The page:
the TAO of CHANGE

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The world has lost a , a researcher, teacher and author of plant spirit and medicine. Only 47 years-old, he has championed the movement towards Transition Cultures and a no-carbon economy. From NC, Frank Cook (click here or here to learn more) traveled, taught and learned from people in many cultures throughout the world. I participated in one of his workshops in my area last fall at Pickards Mountain Eco-Institute, and I’ve never forgotten him or his words. Below is an excerpt from  a memorial essay written by Tim Toben, of Pickards Mountain.

Frank Cook 1962-2009

Pearson Garden, Asheville NC, August 19, 2009.  Just hours after his passing, Frank’s brother Ken spoke from the circle of nearly 200 friends holding hands around the garden. “I think he saw us all as plant beings and he certainly was one himself.”  Muffled laughter mixed with tears.  Frank Cook was the Banyan Tree.

If the name is not familiar, you’ll remember the man.  Frank stood 6’3” tall with piercing blue eyes and waist length dreadlocks.  He wore simple clothes and sandals and carried a satchel over his shoulder.  In Chapel Hill, his home was a loft bed at the residence of Beth Williams and Alan Dehmer.  He walked everywhere, once across the entire state of North Carolina, foraging for food along the way.  Most of us in these modern times would die attempting such a trek.  Frank feasted – both physically and spiritually.

Someone once said that we are born with two beings – one that dies and one that lives forever.  That is certainly true for Frank Cook.  Frank will always be known around the world for his plant knowledge and his journey to “meet” the 5000+ genera of plants.  At 47 years old, he was 70% of the way to his goal.  He’d chucked a promising career in computer science 20 years earlier to follow his heartsong, traveling to Namibia to meet  Omumborombonga, the ancestral tree of life, and to India to meet Buckuchurbu, used to treat stomach upset.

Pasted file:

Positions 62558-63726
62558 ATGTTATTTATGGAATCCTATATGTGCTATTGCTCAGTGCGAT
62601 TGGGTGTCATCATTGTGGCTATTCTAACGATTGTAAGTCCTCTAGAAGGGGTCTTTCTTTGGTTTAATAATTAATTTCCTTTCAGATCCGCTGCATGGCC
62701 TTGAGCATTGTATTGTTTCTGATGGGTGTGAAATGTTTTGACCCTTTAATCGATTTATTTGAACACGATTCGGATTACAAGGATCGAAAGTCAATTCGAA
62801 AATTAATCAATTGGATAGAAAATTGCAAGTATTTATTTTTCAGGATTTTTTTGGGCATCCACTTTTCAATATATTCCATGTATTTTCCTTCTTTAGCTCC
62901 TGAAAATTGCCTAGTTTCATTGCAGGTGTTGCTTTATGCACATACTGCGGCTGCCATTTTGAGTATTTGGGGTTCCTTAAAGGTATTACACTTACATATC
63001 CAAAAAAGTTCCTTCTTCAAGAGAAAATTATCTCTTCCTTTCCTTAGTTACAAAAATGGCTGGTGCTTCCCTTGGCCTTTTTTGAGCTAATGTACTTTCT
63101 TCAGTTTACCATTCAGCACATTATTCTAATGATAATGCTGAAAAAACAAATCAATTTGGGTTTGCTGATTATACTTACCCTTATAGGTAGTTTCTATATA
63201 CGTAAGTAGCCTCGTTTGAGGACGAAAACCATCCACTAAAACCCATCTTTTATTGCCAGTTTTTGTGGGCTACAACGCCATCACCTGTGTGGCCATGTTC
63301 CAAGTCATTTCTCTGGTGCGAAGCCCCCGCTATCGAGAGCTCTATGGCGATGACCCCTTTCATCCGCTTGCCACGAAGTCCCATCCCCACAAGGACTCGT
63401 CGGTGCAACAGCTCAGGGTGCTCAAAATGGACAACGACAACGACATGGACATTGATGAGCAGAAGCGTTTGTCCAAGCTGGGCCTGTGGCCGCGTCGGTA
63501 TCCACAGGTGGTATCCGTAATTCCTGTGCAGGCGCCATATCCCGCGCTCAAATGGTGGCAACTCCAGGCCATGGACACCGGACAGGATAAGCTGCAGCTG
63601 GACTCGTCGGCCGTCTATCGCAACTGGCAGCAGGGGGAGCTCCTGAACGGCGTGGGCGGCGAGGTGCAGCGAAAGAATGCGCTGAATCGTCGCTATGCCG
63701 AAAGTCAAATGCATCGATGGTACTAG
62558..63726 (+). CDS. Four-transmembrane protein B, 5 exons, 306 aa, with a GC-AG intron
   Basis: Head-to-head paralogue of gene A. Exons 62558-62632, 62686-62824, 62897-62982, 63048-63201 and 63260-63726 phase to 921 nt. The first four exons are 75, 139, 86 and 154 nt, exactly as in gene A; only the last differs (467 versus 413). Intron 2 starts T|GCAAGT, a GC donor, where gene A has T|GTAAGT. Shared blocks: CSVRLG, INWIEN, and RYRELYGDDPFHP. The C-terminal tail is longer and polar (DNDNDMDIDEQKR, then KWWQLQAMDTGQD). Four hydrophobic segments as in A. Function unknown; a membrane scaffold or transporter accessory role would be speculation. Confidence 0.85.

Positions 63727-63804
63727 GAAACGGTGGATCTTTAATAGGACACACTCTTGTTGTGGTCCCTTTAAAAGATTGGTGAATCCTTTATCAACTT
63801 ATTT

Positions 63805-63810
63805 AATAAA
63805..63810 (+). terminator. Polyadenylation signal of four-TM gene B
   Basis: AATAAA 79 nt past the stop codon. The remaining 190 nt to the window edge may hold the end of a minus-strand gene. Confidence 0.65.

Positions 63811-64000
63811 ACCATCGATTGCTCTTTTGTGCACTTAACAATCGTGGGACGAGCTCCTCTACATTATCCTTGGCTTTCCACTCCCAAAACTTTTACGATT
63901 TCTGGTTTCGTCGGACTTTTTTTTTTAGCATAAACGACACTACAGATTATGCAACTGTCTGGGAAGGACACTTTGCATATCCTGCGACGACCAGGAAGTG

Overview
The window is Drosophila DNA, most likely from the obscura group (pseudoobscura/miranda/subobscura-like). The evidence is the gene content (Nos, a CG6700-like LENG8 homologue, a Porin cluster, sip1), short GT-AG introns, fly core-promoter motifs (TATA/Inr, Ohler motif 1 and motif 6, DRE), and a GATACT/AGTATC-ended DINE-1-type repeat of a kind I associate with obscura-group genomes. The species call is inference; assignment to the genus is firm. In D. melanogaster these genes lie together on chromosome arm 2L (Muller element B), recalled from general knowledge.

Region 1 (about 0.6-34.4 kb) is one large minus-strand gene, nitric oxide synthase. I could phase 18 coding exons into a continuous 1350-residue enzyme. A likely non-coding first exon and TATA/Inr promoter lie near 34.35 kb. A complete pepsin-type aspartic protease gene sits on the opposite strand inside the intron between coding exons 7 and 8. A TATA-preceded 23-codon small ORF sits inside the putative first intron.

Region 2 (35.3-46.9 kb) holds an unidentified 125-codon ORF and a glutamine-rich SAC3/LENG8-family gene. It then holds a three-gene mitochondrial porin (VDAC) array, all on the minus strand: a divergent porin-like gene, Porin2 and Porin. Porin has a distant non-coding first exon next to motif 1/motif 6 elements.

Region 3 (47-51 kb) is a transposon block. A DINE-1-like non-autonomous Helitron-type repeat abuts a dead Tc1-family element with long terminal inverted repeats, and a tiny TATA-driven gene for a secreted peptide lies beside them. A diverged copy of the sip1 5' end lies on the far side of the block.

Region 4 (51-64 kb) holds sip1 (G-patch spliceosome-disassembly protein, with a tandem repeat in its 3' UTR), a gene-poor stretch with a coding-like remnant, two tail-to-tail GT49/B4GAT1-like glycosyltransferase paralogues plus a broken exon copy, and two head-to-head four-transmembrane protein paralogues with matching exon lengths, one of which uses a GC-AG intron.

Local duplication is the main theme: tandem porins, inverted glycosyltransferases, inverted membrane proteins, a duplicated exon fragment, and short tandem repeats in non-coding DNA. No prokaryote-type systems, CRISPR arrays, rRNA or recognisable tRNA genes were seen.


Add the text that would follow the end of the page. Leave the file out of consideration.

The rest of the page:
Those of us lucky enough to cross His path were reacquainted with the native plants we loved as children. Frank could hang with the best Linnean taxonomist, but he “understood” plants more deeply – their medicinal qualities, their nutritional values, and their unique role in the interdependent ecology of nature.  And he clearly loved them.

Frank would lean down and shade his small subjects with large hands and begin telling their story.  The breath from his deep baritone voice seemed to lift the plantain or pepsisiwa from its roots, as he brushed the leaves from around their base.  “Choose me, choose me, ” you could imagine them saying.  In those moments, we were children again, finding a long lost love.  And he was an “indigenous” teacher.

The meals between walks were just as vibrant.  Reminding us that most Americans eat just 25 species of plants a year, he’d make fresh bread and soup with at least 25 species gathered during his walk.  The flavors and energy in his food were life giving.  He’d make teas by day and meads at night, always sharing a batch from last year in a pass- around bottle.  Frank’s blueberry and sumac meads were my favorite.  His gatherings built benevolent communities — families with native knowledge and skills.

His “business model” baffled most.  He worked for donations.  You paid what you could, and that was enough to fund Frank’s travels to meet plants across the globe.  He’d recently completed a Masters Degree at the Schumacher Institute in the UK and written a book titled “Emerging Planetary Medicines.”  His subject matter had expanded to include “transition cultures” – those preparing for not a low-, but a no-carbon economy.

Frank had just returned from teaching engagements in the Southwest US, and before that in South America.  What he thought was travel weariness was apparently a spreading parasitic infection, which spread rapidly this week and this morning claimed his sinewy body.  Thousands around the world, and several hundred in Carrboro, Chapel Hill, and Asheville weep quietly at the loss of their friend and teacher.  We are ever so grateful for his many gifts, for the many seeds he planted.

If he’d ever stayed in one place for more than a few months, I’m convinced that Frank’s cascading dreadlocks would have taken root, like the Banyan Tree, and grown other Frank Cooks. And if so, what a better world this would be.  Then again, as I looked around Pearsons Garden this damp August night and reflected on past gatherings at LEAF and Pickards Mountain, I thought…that’s precisely what has happened.

(For the full essay, go here.)

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One Response to “”

  1. phyllisdiehl Says:

    what a beautiful tribute to frank. thank you for sharing, what a loss….i thank you for sharing his life with your readers. i can see he has touched many.

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